With two commissioners out on "vacation," and with many city staffers gearing up for the Labor Day weekend by doing as little as possible, last week city hall was something of a ghost town.
That may explain why nobody from the city ever responded to the plight of Jewel the circus elephant—who's hobbling to town next week. Or maybe it's that nobody at the city wanted to deal with PETA's legion of irritating followers—who've spent the last two weeks flooding my inbox with thanks for a column I wrote in August. Or maybe it's because nobody who cares about the issue is actually from Portland, or because they're all spending their time writing to me—instead of someone with power, like, you know, the mayor. (For Christ's sake, please stop emailing me.)
But! Hey! At least the city is prepared to make a bold and exclusively symbolic stand against something that everybody can hate—human trafficking. Commissioner Dan Saltzman's office is introducing a resolution supporting the UN's dislike of slavery. Saltzman staffer Shannon Callahan jokingly referred to the resolution as "a politically risky move." Indeed.
I know! I know! I didn't realize that human trafficking was such a big problem in Portland, but that hasn't exactly stopped the city in the past from symbolically legislating in areas where it has no jurisdiction, like gays in the military. So, kudos to you, Dan Saltzman, for—well, I'm not sure what for, exactly.
On the other hand! In less symbolic, more practical matters, Commissioner Randy Leonard is gearing up to take on the oil industry yet again. After handing petroleum lobbyists their asses with his biodiesel requirement, he's going back into a frighteningly small room with them to hammer out the administrative details of the code.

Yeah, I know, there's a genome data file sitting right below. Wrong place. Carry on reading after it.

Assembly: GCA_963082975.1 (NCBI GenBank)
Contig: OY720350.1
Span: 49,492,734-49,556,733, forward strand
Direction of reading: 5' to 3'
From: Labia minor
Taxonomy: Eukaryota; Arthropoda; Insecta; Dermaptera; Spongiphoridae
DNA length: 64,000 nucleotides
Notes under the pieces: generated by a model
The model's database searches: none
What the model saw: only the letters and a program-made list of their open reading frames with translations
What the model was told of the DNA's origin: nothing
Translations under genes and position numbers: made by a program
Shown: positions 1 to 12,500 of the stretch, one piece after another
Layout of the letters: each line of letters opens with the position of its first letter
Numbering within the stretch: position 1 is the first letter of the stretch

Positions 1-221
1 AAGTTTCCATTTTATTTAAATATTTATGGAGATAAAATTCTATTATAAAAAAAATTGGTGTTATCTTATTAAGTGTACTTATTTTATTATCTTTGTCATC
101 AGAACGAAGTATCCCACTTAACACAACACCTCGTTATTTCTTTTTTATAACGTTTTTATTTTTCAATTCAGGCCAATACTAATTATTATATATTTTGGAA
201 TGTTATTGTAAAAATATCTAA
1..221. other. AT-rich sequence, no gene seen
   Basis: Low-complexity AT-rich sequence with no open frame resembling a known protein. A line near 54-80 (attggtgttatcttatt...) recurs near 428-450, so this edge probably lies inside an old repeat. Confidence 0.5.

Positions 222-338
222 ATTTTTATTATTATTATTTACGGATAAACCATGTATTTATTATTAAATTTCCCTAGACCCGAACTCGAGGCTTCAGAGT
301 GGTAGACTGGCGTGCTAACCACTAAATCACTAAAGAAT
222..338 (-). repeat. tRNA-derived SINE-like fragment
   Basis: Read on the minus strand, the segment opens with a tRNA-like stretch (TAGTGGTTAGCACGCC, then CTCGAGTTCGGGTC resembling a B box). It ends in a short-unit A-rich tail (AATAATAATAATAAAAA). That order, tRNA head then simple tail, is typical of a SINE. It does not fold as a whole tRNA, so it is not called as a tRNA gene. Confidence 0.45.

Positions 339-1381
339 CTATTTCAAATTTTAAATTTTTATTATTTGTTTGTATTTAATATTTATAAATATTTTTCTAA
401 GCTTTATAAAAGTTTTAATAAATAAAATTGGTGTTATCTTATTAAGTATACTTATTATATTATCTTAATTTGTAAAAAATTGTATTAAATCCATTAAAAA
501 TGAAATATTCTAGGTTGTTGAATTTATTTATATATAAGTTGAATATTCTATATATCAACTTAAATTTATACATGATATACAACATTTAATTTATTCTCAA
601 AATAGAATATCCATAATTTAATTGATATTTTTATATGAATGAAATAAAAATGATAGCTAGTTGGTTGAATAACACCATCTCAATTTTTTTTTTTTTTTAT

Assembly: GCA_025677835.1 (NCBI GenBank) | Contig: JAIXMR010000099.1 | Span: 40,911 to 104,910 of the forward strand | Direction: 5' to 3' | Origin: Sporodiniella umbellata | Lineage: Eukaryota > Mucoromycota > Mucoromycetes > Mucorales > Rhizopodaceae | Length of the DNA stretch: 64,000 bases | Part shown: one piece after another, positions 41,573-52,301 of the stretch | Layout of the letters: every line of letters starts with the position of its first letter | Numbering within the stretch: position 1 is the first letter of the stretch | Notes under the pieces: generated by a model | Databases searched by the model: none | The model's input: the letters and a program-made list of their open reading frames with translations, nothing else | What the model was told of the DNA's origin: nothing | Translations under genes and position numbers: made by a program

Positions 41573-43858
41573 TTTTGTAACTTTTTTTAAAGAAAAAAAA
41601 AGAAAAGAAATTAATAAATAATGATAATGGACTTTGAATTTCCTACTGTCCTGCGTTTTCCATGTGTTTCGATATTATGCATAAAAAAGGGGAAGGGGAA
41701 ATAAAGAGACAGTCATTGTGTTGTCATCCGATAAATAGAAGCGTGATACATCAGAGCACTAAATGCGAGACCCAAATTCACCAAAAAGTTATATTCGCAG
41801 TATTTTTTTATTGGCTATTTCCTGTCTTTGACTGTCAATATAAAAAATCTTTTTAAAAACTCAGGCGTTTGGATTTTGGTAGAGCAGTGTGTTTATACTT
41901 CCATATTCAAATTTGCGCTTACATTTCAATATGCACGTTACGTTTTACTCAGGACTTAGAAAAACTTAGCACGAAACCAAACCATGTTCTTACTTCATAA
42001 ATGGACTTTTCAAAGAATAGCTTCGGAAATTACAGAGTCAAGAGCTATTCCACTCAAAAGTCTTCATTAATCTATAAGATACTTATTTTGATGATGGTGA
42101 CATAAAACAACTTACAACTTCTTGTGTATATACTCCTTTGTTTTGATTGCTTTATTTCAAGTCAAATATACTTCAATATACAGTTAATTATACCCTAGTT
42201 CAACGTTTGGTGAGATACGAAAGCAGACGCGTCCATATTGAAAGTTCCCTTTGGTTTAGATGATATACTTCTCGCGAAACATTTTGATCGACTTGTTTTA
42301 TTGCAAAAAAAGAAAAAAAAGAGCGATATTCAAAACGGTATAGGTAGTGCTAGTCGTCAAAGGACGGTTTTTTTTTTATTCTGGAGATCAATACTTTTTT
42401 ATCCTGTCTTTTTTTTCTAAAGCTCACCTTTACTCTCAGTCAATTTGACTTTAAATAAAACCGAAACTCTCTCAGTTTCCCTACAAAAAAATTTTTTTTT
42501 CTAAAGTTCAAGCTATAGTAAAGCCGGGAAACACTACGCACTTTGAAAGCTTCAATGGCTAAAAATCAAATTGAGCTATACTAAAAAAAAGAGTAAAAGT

Says Leonard's chief of staff, Ty Kovatch, they'll consider any reasonable input from the lobbyists (like the last-minute amendment Leonard included that would exempt any station that sells at least a 20 percent biodiesel blend), but won't waste taxpayers' time trying to accommodate unwavering arguments against the mandate. The meeting will take place in city hall's Rose Room, September 14, 9:30 am. Good luck getting the door open, what with all the oil and slime that'll be hanging off the doorknob.
And in the "We Finally Got Something Done" department—the city's first officially sanctioned and supported skate park is set to open as soon as mid-October. Portland voters approved the money for the park (and others to follow) in 2002—but it took four years to get the parks and recreation department to open the facility at Pier Park (in St. Johns). Check out the park's progress at pdxskaters.org.